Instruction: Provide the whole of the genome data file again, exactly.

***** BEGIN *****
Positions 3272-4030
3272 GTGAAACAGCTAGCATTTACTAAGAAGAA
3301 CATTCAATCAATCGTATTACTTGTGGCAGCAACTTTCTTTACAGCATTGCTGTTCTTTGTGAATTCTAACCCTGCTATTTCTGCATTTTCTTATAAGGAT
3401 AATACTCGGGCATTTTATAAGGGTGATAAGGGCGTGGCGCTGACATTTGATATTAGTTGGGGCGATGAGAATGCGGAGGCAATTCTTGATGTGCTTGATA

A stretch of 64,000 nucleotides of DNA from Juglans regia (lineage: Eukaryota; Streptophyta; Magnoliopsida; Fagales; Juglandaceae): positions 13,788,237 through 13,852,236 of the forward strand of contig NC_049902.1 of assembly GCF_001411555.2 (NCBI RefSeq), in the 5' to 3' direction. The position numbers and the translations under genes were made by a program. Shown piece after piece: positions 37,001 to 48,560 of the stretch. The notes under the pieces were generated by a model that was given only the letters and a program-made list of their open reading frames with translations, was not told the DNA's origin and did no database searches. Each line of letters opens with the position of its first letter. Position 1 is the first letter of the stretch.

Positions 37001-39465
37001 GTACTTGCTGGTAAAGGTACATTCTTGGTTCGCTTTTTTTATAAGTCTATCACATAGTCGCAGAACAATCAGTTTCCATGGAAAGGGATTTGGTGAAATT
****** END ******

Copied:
Positions 3272-4030
3272 GTGAAACAGCTAGCATTTACTAAGAAGAA
3301 CATTCAATCAATCGTATTACTTGTGGCAGCAACTTTCTTTACAGCATTGCTGTTCTTTGTGAATTCTAACCCTGCTATTTCTGCATTTTCTTATAAGGAT
3401 AATACTCGGGCATTTTATAAGGGTGATAAGGGCGTGGCGCTGACATTTGATATTAGTTGGGGCGATGAGAATGCGGAGGCAATTCTTGATGTGCTTGATA

A stretch of 64,000 nucleotides of DNA from Juglans regia (lineage: Eukaryota; Streptophyta; Magnoliopsida; Fagales; Juglandaceae): positions 13,788,237 through 13,852,236 of the forward strand of contig NC_049902.1 of assembly GCF_001411555.2 (NCBI RefSeq), in the 5' to 3' direction. The position numbers and the translations under genes were made by a program. Shown piece after piece: positions 37,001 to 48,560 of the stretch. The notes under the pieces were generated by a model that was given only the letters and a program-made list of their open reading frames with translations, was not told the DNA's origin and did no database searches. Each line of letters opens with the position of its first letter. Position 1 is the first letter of the stretch.

Positions 37001-39465
37001 GTACTTGCTGGTAAAGGTACATTCTTGGTTCGCTTTTTTTATAAGTCTATCACATAGTCGCAGAACAATCAGTTTCCATGGAAAGGGATTTGGTGAAATT